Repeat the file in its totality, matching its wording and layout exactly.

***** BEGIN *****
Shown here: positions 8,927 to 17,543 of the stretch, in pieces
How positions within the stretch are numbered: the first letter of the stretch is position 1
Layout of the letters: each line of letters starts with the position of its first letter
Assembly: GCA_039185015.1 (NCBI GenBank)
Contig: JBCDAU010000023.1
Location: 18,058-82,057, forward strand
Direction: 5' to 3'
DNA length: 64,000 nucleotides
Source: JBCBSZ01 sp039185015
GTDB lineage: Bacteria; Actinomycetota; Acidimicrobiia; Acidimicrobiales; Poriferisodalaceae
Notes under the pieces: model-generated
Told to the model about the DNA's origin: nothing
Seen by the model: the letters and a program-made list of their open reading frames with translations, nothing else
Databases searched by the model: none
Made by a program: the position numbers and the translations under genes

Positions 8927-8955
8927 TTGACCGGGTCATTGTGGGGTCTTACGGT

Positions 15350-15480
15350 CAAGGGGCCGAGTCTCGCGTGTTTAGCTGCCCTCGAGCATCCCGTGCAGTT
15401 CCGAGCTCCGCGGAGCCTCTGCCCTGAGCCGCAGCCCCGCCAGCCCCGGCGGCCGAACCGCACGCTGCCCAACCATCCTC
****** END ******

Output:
Shown here: positions 8,927 to 17,543 of the stretch, in pieces
How positions within the stretch are numbered: the first letter of the stretch is position 1
Layout of the letters: each line of letters starts with the position of its first letter
Assembly: GCA_039185015.1 (NCBI GenBank)
Contig: JBCDAU010000023.1
Location: 18,058-82,057, forward strand
Direction: 5' to 3'
DNA length: 64,000 nucleotides
Source: JBCBSZ01 sp039185015
GTDB lineage: Bacteria; Actinomycetota; Acidimicrobiia; Acidimicrobiales; Poriferisodalaceae
Notes under the pieces: model-generated
Told to the model about the DNA's origin: nothing
Seen by the model: the letters and a program-made list of their open reading frames with translations, nothing else
Databases searched by the model: none
Made by a program: the position numbers and the translations under genes

Positions 8927-8955
8927 TTGACCGGGTCATTGTGGGGTCTTACGGT

Positions 15350-15480
15350 CAAGGGGCCGAGTCTCGCGTGTTTAGCTGCCCTCGAGCATCCCGTGCAGTT
15401 CCGAGCTCCGCGGAGCCTCTGCCCTGAGCCGCAGCCCCGCCAGCCCCGGCGGCCGAACCGCACGCTGCCCAACCATCCTC